Okay, if you’re anything like me, you immediately started asking critically important questions. Who the fuck thought it was a good idea to store milk in the stomach of an animal? Who first said, “Dude, we got all this milk and we got no place to store it. Fetch me the stomach of an animal, please.” Who thought it was a good idea to store anything at all in the stomach of a dead animal? Who conceived of animal stomachs as prehistoric Tupperware containers? Somebody, while gutting an animal, must have had the idea, “Hey, let’s hang on to this stomach…we can clean it out and store stuff in it!”? Where would you keep the empty animal stomachs you plan to use later to store milk? And who, having left that first batch of milk in an animal stomach long enough for it to curdle and separate into curds and whey, thought, “Fuck it, I’m eating it anyway.”?

Medieval cheesemakers

My research also brought me to an article entitled Make Butter Viking Style, but I had to stop reading almost immediately, because of this:

Step One: Bring the crème fraîche up to room temperature and whisk it as if making whipped cream.

I am not convinced this is how Vikings made butter. I could go on (and believe me, I did), but you get my point. This has been my morning. Cat, Miami condo collapse, infrastructure agreement, some GOP bullshit about the military, cult television shows, Vikings, cheesemaking, animal stomachs, butter production. Every morning is like this for me. I’m completely fucking worthless from about 0700 to maybe 1000 hours, because of stuff like this.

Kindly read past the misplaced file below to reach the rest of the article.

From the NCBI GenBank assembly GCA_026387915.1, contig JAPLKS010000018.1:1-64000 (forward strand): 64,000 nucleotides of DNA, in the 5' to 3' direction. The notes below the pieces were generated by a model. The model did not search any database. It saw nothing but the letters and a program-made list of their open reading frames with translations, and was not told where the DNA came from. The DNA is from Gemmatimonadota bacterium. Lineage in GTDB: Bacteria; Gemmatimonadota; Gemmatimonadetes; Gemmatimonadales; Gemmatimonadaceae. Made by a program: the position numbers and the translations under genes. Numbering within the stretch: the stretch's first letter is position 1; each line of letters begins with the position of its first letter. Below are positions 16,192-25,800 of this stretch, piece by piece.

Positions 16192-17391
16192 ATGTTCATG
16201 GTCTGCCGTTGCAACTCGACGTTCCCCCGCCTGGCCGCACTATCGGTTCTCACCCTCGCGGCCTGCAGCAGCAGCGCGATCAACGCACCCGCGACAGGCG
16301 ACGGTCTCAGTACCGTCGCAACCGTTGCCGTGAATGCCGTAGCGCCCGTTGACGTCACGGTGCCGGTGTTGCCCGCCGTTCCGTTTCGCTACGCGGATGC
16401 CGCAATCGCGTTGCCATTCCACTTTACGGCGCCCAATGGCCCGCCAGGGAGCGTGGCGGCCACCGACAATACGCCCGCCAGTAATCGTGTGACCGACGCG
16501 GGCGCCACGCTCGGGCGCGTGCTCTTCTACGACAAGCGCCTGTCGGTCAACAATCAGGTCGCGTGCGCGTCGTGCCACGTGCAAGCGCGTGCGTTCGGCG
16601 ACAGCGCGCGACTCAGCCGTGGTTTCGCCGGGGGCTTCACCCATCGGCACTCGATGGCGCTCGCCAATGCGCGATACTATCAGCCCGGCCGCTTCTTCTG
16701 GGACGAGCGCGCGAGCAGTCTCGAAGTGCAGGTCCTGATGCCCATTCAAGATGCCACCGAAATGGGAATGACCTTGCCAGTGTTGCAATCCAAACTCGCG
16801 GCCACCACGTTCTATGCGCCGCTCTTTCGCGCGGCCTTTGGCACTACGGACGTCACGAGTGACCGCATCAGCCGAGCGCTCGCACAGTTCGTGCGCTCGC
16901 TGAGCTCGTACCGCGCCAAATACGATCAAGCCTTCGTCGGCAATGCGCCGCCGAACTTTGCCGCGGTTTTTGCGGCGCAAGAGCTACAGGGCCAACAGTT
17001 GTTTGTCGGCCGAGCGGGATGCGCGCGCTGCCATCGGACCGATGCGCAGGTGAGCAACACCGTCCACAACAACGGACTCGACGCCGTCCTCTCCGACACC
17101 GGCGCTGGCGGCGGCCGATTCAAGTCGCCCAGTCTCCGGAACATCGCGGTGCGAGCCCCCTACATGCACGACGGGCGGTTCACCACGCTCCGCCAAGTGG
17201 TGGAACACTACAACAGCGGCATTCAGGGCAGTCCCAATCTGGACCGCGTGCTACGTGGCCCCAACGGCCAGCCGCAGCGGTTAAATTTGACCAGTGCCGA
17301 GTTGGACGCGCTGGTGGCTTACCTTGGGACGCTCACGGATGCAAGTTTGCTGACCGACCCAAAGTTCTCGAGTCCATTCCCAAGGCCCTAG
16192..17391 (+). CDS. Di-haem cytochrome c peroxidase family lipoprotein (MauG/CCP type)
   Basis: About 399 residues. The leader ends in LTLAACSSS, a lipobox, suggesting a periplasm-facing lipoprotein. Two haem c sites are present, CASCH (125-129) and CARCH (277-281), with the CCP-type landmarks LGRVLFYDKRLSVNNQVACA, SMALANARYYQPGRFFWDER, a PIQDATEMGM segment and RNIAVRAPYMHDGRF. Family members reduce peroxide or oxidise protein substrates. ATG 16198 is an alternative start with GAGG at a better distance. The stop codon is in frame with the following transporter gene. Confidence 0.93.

And the worst thing about this? I have absolutely no use at all for what I’ve learned this morning. The odds of Gurney Slade or the history of cheesemaking (or, lawdy, the evolution of storage containers) ever coming up in conversation are astronomical. But this stuff will rattle around in my head for hours (or days or decades) and possibly spill out at some wildly inappropriate moment.

the second amendment, matt gaetz, and the battle of the wabash

This year I was going to avoid writing about Memorial Day. I’ve written about Memorial Day just about every year since I started writing this blog. I’m not even going to bother linking to all those earlier blogs (though if you’re interested, just type ‘Memorial Day’ into the search feature and hey bingo).

But here it is, Memorial Day again, and I’m about to write something that’s not exactly about Memorial Day (well, not about Memorial Day at all), but about cheap-ass pseudo-patriotic feculent cowardly politicians who give speeches during the Memorial Day weekend. And when I say “cheap-ass pseudo-patriotic feculent cowardly politicians” I mean Matt Gaetz.

What happened was I read what Matt (Hey, what’s a little child sex trafficking among friends?) Gaetz said a few days ago at an America First rally.